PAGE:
This interest would not stem from any epidemic of sexual dysfunction that is running rampant in the population. Rather, it would reflect the widespread preoccupation with sexual functioning that pervades our culture—combined with misinformation. The topic of sex arouses both intense curiosity and intense anxiety.
How do I measure up? What am I missing out on? What can I do to make it better? Am I normal? We are bombarded by pop opinions conveyed by tabloids, self-help books, talk shows, folk wisdom, and even pornography, all of which unfortunately far outweigh the availability of authoritative information.
What we do know is that “optimal” sexual functioning is in the eye of the beholder. What one person may consider to be healthy sexual activity, another may find insufficient, disturbed, or deviant. Even such a straightforward issue as the usual frequency of sexual activity is almost entirely subjective. A classic split-screen scene from the Woody Allen film Annie Hall illustrates how two partners in a relationship can view the same scenario in opposite ways: Man (on right) complaining to his therapist: “We hardly ever have sex—maybe three times a week!” Woman (on left) to her therapist: “We’re constantly having sex— I’d say three times a week!” To further complicate matters, what is considered “normal” sexual activity is not only influenced by age, culture, and religious background but often changes over time.
The disorders of human sexuality are traditionally divided into three different categories. Problems with one’s ability to function sexually, known as Sexual Dysfunction, are among our patients’ most frequent concerns. The other two categories of sexual problems are much less common. “Paraphilia” is the technical term for sexual perversion and describes people whose sexual lives, in fantasy or in action, are centered on deviant sexual stimuli or preferences (for example, sadism, fetishism, having sexual relations with children). Gender Identity Disorder describes people who feel that their sexual anatomy is at odds with their internalized sense of gender and are very distressed by this mismatch.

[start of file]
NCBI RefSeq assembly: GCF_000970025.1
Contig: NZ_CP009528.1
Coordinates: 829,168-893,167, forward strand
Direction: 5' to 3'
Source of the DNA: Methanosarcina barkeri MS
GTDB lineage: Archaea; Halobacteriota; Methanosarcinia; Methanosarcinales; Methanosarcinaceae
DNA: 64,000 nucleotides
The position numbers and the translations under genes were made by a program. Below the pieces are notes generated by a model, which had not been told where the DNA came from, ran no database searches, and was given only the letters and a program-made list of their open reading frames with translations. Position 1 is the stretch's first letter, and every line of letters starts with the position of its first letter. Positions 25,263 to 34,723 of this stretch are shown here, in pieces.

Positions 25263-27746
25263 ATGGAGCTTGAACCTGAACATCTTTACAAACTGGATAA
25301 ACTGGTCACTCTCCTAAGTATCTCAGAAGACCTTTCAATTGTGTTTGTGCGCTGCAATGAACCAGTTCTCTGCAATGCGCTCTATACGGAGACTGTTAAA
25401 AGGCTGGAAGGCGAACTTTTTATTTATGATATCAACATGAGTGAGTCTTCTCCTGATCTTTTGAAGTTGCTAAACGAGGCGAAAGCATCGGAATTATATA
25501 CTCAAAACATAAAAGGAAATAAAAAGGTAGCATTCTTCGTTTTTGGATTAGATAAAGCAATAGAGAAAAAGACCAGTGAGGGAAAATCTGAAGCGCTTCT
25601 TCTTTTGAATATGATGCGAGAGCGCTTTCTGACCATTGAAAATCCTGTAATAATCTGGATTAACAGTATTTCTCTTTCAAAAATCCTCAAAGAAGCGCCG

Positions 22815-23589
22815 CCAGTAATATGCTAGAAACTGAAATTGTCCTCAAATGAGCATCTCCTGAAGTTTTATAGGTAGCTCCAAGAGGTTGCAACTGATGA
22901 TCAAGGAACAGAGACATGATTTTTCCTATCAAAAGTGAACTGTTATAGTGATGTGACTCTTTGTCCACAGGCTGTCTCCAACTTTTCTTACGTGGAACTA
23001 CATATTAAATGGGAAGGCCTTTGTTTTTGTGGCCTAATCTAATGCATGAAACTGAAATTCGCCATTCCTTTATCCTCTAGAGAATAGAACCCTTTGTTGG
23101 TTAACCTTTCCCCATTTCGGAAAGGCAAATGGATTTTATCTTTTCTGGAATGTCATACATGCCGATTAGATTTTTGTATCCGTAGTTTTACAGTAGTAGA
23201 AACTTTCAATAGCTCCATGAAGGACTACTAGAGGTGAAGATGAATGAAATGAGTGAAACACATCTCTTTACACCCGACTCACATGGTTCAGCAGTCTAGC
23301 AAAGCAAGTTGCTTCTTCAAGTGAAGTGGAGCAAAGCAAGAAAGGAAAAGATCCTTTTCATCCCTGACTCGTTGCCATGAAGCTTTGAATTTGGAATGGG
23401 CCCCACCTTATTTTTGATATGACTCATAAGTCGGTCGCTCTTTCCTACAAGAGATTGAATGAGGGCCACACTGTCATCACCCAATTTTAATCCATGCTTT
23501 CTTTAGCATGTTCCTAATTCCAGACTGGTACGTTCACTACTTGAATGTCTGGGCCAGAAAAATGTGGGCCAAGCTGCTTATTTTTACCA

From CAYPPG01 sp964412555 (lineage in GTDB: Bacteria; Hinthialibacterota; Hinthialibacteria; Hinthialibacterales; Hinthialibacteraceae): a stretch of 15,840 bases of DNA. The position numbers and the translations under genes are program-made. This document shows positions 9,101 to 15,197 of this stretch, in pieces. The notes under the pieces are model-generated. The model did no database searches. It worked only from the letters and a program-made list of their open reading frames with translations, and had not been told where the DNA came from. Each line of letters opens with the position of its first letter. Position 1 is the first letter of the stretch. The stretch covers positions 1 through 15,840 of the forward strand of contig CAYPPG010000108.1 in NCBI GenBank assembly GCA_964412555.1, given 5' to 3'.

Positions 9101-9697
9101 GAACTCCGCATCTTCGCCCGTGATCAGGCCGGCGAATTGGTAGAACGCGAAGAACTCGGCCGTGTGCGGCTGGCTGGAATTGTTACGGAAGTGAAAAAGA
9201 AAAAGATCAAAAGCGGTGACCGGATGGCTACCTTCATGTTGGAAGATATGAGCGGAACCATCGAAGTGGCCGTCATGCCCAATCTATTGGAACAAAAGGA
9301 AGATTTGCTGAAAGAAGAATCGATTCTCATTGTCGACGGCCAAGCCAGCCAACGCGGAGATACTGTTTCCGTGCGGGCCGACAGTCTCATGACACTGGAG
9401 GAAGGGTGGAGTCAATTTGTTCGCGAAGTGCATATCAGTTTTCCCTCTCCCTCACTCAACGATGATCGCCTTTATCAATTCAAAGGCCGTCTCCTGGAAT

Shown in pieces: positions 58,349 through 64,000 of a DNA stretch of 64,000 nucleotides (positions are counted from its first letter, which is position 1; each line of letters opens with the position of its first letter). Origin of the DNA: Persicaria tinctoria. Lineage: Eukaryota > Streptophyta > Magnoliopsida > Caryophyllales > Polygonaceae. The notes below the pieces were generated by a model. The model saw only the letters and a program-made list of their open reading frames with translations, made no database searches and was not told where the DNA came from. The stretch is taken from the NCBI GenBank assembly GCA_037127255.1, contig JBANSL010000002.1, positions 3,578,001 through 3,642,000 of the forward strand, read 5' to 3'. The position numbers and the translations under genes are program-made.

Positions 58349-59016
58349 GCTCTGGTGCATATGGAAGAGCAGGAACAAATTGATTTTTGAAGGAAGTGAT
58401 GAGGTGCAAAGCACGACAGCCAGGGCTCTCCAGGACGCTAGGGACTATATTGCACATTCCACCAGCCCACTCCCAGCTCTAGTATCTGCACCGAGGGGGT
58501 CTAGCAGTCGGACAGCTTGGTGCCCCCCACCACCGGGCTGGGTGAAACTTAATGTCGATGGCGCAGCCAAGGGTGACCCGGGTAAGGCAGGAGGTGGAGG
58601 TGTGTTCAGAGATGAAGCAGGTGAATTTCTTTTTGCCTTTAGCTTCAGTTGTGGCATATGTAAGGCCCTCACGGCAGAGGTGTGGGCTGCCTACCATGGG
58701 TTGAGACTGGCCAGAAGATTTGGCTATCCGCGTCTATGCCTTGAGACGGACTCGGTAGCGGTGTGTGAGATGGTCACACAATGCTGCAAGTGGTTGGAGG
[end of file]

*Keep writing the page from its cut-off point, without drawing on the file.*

To understand better how things can go wrong sexually, it may be helpful to examine the four phases of the “normal” sexual response cycle. The first phase is sexual desire, which includes thoughts and fantasies about sexual activity. The second phase is sexual excitement, which consists of the physical changes that occur when one is sexually aroused. For men, this involves erection of the penis and for women vaginal lubrication and swelling of the genitalia. The next phase is orgasm, the culmination in a pleasurable release of the sexual tension that has built up from the first two phases. Orgasm in men is reached with an ejaculation of semen, and in women with vaginal contractions.
The last phase of the sexual response cycle is resolution, which consists of a feeling of both physical and mental relaxation. During this phase, men have a refractory period lasting a variable amount of time during which they are not able to respond physically, either by erection or orgasm, to further stimulation. Women, on the other hand, do not have this refractory period and may become aroused again during the resolution phase.
According to the diagnostic manual, you have Sexual Dysfunction if:
- – You have one (or more) of the following problems with sexual functioning: low sexual desire, aversion to sexual contact, difficulty becoming aroused, difficulty in achieving orgasm, premature ejaculation, or pain during intercourse.
- – The problem is not caused by a medical condition, a side effect of a medication you are taking, or drug or alcohol use.
- – You are distressed by this problem or it is causing significant problems in your relationships with other people.